I've read that when using the Microset, an average of 100 readouts (100 x 5 secs) should be recorded in each position, but I've found that 50 is more than enough. Using the Delph software that would be a serious amount of information!

    Thanks for the info on the Delph timer though, it looks like a decent piece of kit.

    Rich.

  6. #106

    Re: Seagull movements.

    Bob, I can contribute absolutely nothing to this thread, other than to say that it's been (and is) probably THE most wonderfully informative and enlightening threads I've read in these fora.

    It's also interesting to compare some of the reaction to these reviews of the Seagull movements to those of Walt Odets' review of the Rolex 14270 in the Explorer I. While there is obviously a massive difference between Seagull and Rolex, my interpretation of the experiences born out of both show that there is more to it than simple, linear causality between finishing and real-world performance.

    EDIT: One of these days I'll learn to, before I post it, proofread text for intelligibility that has been hacked to bits in an editor. I hope.

  7. #107

    Re: Seagull movements.

    Quote Originally Posted by rfrazier
    Quote Originally Posted by swanbourne
    I'm interested to see whether you can tweak the ST26 for better performance Bob.

    It will probably go all pear shaped, but I'm off to the shed to clean it (while smoking a cigar), then I'll oil it and put enough of it back together to time it.

    I'm not going to clean the automatic winding system (indeed, I won't even put it back on until it is cased up). Since the mainspring is new, and the inside of the barrel looks clean, I'll leave that be.

    Best wishes,
    Bob
    I got it back together okay.


    1600 x n.
    Full size.

    I spent quite a bit of time today fiddling with it, including messing with the hairspring, changing the beat, checking the pivots, etc. I introduced significant errors (not on purpose), got rid of them, tried it again, etc.

    Here's the best I could do.


    The rate is pretty good. 2.78 s/d with 3.15 s/d difference between the slowest and fastest. The beat is okay (I think). The amplitude isn't all it should be. It is okay in the vertical positions (PU and PD), but should be a bit better in the horizontal positions (PL, DD, and DU). I suspect the amplitude would improve with another cleaning (as the movement is now pretty dirty from my fiddling).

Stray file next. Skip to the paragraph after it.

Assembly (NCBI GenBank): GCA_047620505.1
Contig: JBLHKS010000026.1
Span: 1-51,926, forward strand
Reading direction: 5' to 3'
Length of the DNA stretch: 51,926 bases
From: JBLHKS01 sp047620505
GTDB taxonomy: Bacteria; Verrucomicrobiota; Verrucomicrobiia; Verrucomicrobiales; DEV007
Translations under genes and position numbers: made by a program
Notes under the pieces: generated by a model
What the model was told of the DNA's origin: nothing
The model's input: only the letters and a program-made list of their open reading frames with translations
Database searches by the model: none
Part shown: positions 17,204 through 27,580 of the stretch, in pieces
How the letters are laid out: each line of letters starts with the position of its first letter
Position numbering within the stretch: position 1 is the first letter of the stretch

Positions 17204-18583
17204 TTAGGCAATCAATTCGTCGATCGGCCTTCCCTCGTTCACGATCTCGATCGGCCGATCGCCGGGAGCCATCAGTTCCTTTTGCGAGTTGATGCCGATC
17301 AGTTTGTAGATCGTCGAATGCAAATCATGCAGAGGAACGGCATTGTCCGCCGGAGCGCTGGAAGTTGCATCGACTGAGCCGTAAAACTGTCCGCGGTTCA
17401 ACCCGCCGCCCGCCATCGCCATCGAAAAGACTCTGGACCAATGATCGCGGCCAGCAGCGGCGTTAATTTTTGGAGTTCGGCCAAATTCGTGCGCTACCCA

This is the end. (I've got to get back to the "a complete watch" project).

    Best wishes,
    Bob

    PS I didn't use the fine regulator. I set it to the center and left it. Using it, one could, of course, get things closer to 0s/d. I was mostly interested in difference in rate between positions, beat and amplitude.
    RLF
    Last edited by rfrazier; 9th November 2014 at 03:24.

  8. #108

    Re: Seagull movements.

    Quote Originally Posted by abraxas
    Quote Originally Posted by bricktop
    ..........

    I don't care if a watch costs more with an ETA movement, I'd happily pay for it.
    I am afraid I feel the same. And as we are not talking about a hell of a lot of money ... for a Chinese movement to impress me, it would have to be the same cost as a Swiss one but offering superior quality.

    john
    But John, didn't you expect Swiss to be superior at almost every level? And SIGNIFICANTLY superior overall? I did. Although, as I stated on another post---the 2824 has not served me well in more than one occasion.

  9. #109